Bhopal Disaster Discussion

Welcome to the first discussion about anything serious on Steel White Table. The topic of the Bhopal disaster was brought up by the right honourable Tommyboy. First off, let’s read some of the Wikipedia entry on the Bhopal disaster:

The Union Carbide (now Dow Chemical) disaster — also known as the Bhopal disaster or the Bhopal gas tragedy — was an industrial catastrophe that took place at a Union Carbide pesticide plant in the Indian city of Bhopal, Madhya Pradesh on December 3, 1984. Around 12 AM, the plant released methyl isocyanate (MIC) gas and other toxins, resulting in the exposure of over 500,000 people. Estimates vary on the death toll — the official immediate death toll was 2,259, which rose greatly over time. The government of Madhya Pradesh has confirmed a total of 3,787 deaths related to the gas release. Another source says that a few days later the death toll had doubled. Over the next few years, the lingering effects of the poison nearly doubled the toll again, to about 15,000, according to government estimates. Local activists say the real numbers are almost twice that. Others estimate 8,000-10,000 died within 72 hours and 25,000 have since died from gas-related diseases.

Some 25 years after the gas leak, 390 tonnes of toxic chemicals abandoned at the Union Carbide plant continue to leak and pollute the ground water in the region and affect thousands of Bhopal residents who depend on it, though there is some dispute as to whether the chemicals still stored at the site pose any continuing health hazard. There are currently civil and criminal cases related to the disaster ongoing in the United States District Court, Manhattan and the District Court of Bhopal, India against Union Carbide, now owned by Dow Chemical Company, with arrest warrants pending against Warren Anderson, CEO of Union Carbide at the time of the disaster. No one has yet been prosecuted.

Tommyboy said this (edited for coherency):

I was just reading this article on about the Bhophal Union Carbide disaster of the eighties. I remember when it happened being astounded at the loss of life (the same with Lake Nyos, the lake in Cameroon that gave off gas and killed many). I have often queried since 9/11 why we in the west did not have a “war on batteries.” I’ve always been curious about this.

Basically 4,000 people in India can be killed in an industrial accident as part of a conglomeration of companies that assist in making cheap stuff for us North Americans. While there is a flurry of recriminations, there appears to be no long term difficulties for those responsible. Yet, a couple planes bring down a couple of buildings and a conflict is entered into in the name of retribution and security, mobilizing nations against one another.

So I guess depending on where one lives, one’s life may not be worth or valued the same as others. 4,000 lives here are not worth the same as 3,000 there.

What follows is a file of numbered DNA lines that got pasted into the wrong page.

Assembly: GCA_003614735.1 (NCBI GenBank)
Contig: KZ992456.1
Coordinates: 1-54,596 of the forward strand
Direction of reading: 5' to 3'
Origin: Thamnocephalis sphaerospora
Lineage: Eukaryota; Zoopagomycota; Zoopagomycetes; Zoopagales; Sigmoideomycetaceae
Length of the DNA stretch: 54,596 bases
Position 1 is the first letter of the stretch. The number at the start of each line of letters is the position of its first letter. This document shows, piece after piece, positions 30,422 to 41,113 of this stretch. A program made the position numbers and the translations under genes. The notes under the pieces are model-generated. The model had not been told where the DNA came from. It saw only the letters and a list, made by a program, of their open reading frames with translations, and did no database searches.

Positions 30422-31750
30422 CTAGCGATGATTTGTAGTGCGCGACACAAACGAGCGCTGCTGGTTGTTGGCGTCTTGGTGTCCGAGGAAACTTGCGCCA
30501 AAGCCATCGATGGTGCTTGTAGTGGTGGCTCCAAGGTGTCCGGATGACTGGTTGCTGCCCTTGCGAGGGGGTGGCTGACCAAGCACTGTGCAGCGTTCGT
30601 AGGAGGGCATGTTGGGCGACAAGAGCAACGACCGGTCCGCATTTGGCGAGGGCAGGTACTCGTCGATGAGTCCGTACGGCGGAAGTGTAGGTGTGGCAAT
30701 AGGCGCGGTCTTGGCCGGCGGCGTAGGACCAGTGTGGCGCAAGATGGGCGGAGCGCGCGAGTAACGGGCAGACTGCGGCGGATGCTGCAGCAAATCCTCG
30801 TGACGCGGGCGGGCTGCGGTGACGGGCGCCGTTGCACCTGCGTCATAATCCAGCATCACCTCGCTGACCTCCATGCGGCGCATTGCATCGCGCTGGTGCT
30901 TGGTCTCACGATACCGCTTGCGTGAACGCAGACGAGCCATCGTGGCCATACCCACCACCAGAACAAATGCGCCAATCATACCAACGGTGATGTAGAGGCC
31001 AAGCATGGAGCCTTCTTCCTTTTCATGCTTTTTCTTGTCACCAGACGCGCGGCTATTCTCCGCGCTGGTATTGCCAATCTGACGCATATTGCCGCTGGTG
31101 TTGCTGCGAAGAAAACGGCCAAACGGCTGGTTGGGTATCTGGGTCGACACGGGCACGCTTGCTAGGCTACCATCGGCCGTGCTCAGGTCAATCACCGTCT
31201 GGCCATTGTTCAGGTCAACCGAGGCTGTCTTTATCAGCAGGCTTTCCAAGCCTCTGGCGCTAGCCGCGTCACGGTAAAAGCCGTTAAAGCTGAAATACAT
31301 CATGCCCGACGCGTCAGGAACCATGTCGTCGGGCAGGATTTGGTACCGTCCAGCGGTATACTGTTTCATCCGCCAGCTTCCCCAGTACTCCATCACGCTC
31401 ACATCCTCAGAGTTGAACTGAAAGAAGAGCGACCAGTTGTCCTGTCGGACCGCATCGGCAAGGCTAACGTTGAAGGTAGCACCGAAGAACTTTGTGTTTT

Just a thought as I was reading the story.


About Phillip

Phillip Cairns is a beekeeper in St. John's, Newfoundland, who writes about beekeeping at

6 Replies to “Bhopal Disaster Discussion”

  1. I did state that my comment and conclusion was pendantic and cynical…please do not trash the cairn boys…

  2. Tiger Woods’ dick size has been the top story the past week. The above story is a pimple on the ass of our media.

    I read books like Peter Singer’s “The Life You Can Save: Acting Now to End World Poverty” to keep myself grounded in reality, with the glimmer of hope that I can make a difference. Or I take up water-colour painting, or maybe I’ll manage a farmer’s market someday. Some of us need to be selfish about our interests to keep ourselves sane, hopefully blocking the deluge of insanity spawned by media and the inanity of the masses.

    So there!

  3. Not watching televised news helps. I experience something close to culture shock when see CNN and other TV news broadcast. Most of it isn’t much better than “Entertainment Tonight.”

    Re: the Union Carbide disaster. “So I guess depending on where one lives, one’s life may not be worth or valued the same as others.” Correct. Not being white or rich didn’t help the people in Bhopal either.

  4. Pender made a good point about the issue of attacking a nation, but in a sense we atttack developing nations everyday…they provide a strut in the economic foundation from which we in the developed nations can live the king like existance many of us enjoy.

    Jode, athiest missionary gave me a copy of the Singer book about six months ago..I think he had correspondence with singer and arranged to have a copy delivered to every MP in Canada…yeah really….

    Reading it me feel shame that I have not pursed with greater vigor the efforts started at market in regards to the MAVAP program in Uganda..perhaps this year I will get it get non profit status I need to have a board of directors..I will put you down as computer expert and board member #2…I am going to be #1..I just need to find a white cat……

    I missed the whole tiger woods thing…just heard about it today at market..I mean I heard he was in a car accident but that was it….I love being busy and not having television or cable or satillite and only a rudimentary knowlege of this medium… truely I do…..

    I am unsure if being a market manager keeps one grounded but between that and the council gig most of my abit of activities involves things close to my community….

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